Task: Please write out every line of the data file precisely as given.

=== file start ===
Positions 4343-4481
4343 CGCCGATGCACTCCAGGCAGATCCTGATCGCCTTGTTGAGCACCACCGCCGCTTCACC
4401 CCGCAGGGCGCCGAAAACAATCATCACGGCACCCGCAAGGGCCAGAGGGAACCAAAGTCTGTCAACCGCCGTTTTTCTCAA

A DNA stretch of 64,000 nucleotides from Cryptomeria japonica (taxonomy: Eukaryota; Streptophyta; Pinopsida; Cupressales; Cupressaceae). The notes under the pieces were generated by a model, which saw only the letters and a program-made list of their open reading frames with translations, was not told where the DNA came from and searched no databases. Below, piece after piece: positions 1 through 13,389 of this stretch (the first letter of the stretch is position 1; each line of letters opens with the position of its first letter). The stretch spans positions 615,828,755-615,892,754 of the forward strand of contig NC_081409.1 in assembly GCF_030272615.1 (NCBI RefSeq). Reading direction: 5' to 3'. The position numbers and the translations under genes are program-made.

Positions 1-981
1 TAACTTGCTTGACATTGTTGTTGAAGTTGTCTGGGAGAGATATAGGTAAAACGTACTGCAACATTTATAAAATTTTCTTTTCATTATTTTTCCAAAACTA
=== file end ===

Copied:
Positions 4343-4481
4343 CGCCGATGCACTCCAGGCAGATCCTGATCGCCTTGTTGAGCACCACCGCCGCTTCACC
4401 CCGCAGGGCGCCGAAAACAATCATCACGGCACCCGCAAGGGCCAGAGGGAACCAAAGTCTGTCAACCGCCGTTTTTCTCAA

A DNA stretch of 64,000 nucleotides from Cryptomeria japonica (taxonomy: Eukaryota; Streptophyta; Pinopsida; Cupressales; Cupressaceae). The notes under the pieces were generated by a model, which saw only the letters and a program-made list of their open reading frames with translations, was not told where the DNA came from and searched no databases. Below, piece after piece: positions 1 through 13,389 of this stretch (the first letter of the stretch is position 1; each line of letters opens with the position of its first letter). The stretch spans positions 615,828,755-615,892,754 of the forward strand of contig NC_081409.1 in assembly GCF_030272615.1 (NCBI RefSeq). Reading direction: 5' to 3'. The position numbers and the translations under genes are program-made.

Positions 1-981
1 TAACTTGCTTGACATTGTTGTTGAAGTTGTCTGGGAGAGATATAGGTAAAACGTACTGCAACATTTATAAAATTTTCTTTTCATTATTTTTCCAAAACTA